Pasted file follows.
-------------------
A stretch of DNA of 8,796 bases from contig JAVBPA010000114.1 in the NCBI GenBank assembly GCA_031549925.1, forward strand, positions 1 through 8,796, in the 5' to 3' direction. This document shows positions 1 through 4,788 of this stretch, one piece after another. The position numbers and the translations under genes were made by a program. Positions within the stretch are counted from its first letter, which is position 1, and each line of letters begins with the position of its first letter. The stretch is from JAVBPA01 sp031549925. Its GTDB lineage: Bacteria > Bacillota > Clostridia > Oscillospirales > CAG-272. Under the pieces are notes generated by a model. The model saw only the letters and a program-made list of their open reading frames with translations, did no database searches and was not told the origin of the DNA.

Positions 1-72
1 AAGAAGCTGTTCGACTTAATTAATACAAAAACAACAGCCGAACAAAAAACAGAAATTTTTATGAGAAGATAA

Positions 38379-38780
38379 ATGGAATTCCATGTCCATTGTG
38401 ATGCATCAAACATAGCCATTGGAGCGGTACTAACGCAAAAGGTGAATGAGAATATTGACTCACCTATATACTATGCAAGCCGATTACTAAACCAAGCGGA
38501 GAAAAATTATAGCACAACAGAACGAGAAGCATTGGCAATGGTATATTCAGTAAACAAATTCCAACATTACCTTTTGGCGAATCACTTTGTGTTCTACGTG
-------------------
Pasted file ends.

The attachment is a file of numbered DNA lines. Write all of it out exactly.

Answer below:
A stretch of DNA of 8,796 bases from contig JAVBPA010000114.1 in the NCBI GenBank assembly GCA_031549925.1, forward strand, positions 1 through 8,796, in the 5' to 3' direction. This document shows positions 1 through 4,788 of this stretch, one piece after another. The position numbers and the translations under genes were made by a program. Positions within the stretch are counted from its first letter, which is position 1, and each line of letters begins with the position of its first letter. The stretch is from JAVBPA01 sp031549925. Its GTDB lineage: Bacteria > Bacillota > Clostridia > Oscillospirales > CAG-272. Under the pieces are notes generated by a model. The model saw only the letters and a program-made list of their open reading frames with translations, did no database searches and was not told the origin of the DNA.

Positions 1-72
1 AAGAAGCTGTTCGACTTAATTAATACAAAAACAACAGCCGAACAAAAAACAGAAATTTTTATGAGAAGATAA

Positions 38379-38780
38379 ATGGAATTCCATGTCCATTGTG
38401 ATGCATCAAACATAGCCATTGGAGCGGTACTAACGCAAAAGGTGAATGAGAATATTGACTCACCTATATACTATGCAAGCCGATTACTAAACCAAGCGGA
38501 GAAAAATTATAGCACAACAGAACGAGAAGCATTGGCAATGGTATATTCAGTAAACAAATTCCAACATTACCTTTTGGCGAATCACTTTGTGTTCTACGTG